Travis Fortnum, a second-year Durham College (DC) web and print journalism student, describes his recent trip to Trujillo, Peru as “literally life changing,”
DC’s Peru project was the school’s first international opportunity for students to go to another country through their program. In this case the opportunity was only offered to students in the journalism streams, video production and the culinary school.
Through a two–year partnership that Durham has with Centro Experimental de Formación Profesional, a technical and vocational college in Trujillo, an opportunity presented itself.
After a four-week application and interviewing process that Fortnum describes as “stressful”, three Durham students – Fortnum, Vik Panjawani and Kyle Rist – from the three different programs were chosen to go to Peru. They left Sept. 26 and returned Oct. 3.
According to Danielle Harder, journalism professor at DC, the purpose of the trip was to “enhance the Peruvian school’s culinary management program through the expertise and curriculum of faculty from DC’s Centre for Food.”
While in Peru, Rist shared some Canadian recipes with his new Peruvian colleagues and brought some Peruvian recipes back with him. Fortnum and Panjawani worked together as journalist and videographer to document the experience.
According to Katie Boone, Durham’s manager of international projects and partnerships, the project was funded by the government of Canada, facilitated through Colleges and Institutes Canada and is part of its Education for Employment project. The focus of the project is to link graduate skill sets with industry demand and to make sure students are graduating with skills employers want and need. The whole project ends next March.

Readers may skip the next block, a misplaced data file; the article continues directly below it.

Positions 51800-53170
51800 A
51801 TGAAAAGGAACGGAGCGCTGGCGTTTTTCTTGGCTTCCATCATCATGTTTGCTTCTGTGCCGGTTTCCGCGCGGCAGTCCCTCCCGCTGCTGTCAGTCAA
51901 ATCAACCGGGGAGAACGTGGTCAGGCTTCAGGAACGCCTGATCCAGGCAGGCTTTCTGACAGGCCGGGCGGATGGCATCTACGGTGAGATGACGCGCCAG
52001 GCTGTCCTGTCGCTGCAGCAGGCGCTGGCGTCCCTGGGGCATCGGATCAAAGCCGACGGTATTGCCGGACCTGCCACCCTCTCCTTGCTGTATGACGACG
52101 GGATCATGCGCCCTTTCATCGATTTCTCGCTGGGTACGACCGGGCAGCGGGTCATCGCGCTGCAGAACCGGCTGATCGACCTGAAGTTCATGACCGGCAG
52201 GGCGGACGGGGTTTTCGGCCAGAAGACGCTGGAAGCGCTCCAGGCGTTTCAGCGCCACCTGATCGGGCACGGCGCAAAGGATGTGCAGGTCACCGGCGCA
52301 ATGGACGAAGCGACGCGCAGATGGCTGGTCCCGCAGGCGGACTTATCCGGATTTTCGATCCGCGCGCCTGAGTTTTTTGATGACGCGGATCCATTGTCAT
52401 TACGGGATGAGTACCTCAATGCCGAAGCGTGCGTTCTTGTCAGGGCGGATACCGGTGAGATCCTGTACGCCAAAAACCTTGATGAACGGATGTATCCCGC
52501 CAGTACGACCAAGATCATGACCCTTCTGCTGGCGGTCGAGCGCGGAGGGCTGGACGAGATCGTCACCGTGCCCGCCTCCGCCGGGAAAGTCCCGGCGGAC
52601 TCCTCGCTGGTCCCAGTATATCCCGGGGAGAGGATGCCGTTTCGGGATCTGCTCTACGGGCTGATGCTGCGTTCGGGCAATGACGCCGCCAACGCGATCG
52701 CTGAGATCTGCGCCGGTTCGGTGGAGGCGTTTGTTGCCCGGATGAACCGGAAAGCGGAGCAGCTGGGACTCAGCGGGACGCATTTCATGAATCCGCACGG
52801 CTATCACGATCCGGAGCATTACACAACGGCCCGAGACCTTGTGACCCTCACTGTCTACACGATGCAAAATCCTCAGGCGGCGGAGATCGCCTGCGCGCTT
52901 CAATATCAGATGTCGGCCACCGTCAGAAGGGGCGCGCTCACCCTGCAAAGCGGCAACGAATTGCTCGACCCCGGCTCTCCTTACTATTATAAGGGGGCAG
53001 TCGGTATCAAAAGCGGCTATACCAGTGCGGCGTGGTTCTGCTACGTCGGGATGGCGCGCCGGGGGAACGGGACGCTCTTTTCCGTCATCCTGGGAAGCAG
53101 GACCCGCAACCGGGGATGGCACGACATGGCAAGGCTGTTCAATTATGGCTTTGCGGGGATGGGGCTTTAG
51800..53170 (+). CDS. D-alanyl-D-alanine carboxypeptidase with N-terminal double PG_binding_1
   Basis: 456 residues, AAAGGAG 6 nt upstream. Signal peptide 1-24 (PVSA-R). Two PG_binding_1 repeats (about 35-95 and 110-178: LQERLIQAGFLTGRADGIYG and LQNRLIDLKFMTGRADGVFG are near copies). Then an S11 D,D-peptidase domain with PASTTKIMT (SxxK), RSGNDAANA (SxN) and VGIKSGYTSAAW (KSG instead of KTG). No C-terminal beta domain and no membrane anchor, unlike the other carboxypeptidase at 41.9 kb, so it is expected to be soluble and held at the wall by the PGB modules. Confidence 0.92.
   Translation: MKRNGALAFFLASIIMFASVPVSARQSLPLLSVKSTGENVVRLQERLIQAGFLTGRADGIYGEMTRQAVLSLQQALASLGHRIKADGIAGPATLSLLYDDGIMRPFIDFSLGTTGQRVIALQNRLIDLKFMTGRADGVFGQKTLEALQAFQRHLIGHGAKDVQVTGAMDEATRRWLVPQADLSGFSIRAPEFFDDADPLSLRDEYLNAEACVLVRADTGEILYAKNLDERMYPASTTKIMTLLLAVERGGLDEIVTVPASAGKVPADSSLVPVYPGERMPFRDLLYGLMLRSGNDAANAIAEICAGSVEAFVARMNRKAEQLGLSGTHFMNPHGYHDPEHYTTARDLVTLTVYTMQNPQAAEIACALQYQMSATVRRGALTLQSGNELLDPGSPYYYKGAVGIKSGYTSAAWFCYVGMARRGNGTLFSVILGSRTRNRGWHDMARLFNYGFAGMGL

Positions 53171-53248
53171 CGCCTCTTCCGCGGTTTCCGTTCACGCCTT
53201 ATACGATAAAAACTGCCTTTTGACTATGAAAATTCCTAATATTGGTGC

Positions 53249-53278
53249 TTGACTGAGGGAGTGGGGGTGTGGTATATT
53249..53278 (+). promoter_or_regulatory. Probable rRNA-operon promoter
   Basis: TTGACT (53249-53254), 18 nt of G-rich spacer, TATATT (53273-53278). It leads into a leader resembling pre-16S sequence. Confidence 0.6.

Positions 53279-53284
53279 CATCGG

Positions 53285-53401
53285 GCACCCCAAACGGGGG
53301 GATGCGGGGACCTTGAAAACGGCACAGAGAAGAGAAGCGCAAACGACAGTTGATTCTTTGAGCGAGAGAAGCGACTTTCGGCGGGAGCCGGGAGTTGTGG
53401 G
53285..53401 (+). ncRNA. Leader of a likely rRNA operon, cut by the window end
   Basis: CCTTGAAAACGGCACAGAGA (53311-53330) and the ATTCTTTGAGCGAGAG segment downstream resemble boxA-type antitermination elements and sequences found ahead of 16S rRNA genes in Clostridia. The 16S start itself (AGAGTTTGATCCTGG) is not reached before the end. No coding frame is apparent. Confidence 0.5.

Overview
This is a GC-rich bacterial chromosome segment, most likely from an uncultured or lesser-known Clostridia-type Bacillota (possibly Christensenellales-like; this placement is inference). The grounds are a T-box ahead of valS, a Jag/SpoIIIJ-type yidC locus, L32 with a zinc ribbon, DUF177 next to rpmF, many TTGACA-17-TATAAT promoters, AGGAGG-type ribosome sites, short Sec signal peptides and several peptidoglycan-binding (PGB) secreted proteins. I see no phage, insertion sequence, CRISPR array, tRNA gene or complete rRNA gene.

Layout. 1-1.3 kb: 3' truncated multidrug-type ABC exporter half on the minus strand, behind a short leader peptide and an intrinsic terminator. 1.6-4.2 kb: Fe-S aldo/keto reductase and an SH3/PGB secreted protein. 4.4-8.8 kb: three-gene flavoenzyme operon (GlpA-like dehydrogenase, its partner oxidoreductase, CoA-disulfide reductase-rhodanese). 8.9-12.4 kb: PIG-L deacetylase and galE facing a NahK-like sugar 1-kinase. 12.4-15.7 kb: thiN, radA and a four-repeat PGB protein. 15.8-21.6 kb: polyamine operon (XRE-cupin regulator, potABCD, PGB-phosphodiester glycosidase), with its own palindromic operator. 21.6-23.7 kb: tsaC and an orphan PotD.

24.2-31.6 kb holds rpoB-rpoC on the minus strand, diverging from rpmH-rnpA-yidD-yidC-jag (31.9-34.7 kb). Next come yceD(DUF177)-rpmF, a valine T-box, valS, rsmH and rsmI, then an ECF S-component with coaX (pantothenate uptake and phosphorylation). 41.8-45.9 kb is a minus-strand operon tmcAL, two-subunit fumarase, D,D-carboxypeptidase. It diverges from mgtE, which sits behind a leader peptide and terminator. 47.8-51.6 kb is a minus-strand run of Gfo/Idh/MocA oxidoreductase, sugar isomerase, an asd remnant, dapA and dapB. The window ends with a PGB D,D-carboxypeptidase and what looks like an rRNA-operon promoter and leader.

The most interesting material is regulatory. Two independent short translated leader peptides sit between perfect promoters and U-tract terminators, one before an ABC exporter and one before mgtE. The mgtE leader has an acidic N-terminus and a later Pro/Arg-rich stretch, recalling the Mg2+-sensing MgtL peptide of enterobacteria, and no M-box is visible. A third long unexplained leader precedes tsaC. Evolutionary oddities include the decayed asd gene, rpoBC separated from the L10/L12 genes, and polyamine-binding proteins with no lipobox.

Boone believes international opportunities, “build an incredible self-awareness when you are thrown into another culture, another community, with different expectations, different perceptions on who you are both from outsiders and from yourself that I think is a really great learning opportunity.”
Boone isn’t the only administrator who believes in the importance of cultural opportunities.
Elaine Popp, Durham’s vice-president academic (VPA), says one of her main roles as VPA is internationalization. Popp would like students to have opportunities to travel, study and learn abroad.
Popp believes students who graduate from the programs at DC should have great cultural awareness, acceptance of different cultures and cultural diversities. According to Popp, our society is very interconnected and it’s quite often that companies communicate with other countries on a daily basis.
“India’s not that far away anymore,” says Popp.
According to Popp, DC implemented the International Education office last year. Previously, the International office looked at getting international students to come and study at DC. The ‘rebranded’ International Education office also looks at ways for students and faculty to go abroad and find ways to have global experiences at home for students.
Popp says “it is now a priority having international opportunities for our students and our faculty. It is now recognized as being a priority, so it’s going to be given attention and focus. It’s not something that will happen ‘boom’ overnight but we’ll work towards it and work towards providing more opportunities for these trips.”
Popp explains the trips may be short, come in the form of internships, or field placement opportunities. She explains some trips may even be exchanges – programs where Durham partners with another institution in another country and DC accepts one of their students and a DC student gets the opportunity to go to visit the other institution for a year.
With the new department in place, within the next five years DC will be looking at a different sort of program. According to Popp, the perfect example is a program where students focus and learn about global events and also get opportunities to go to these global events.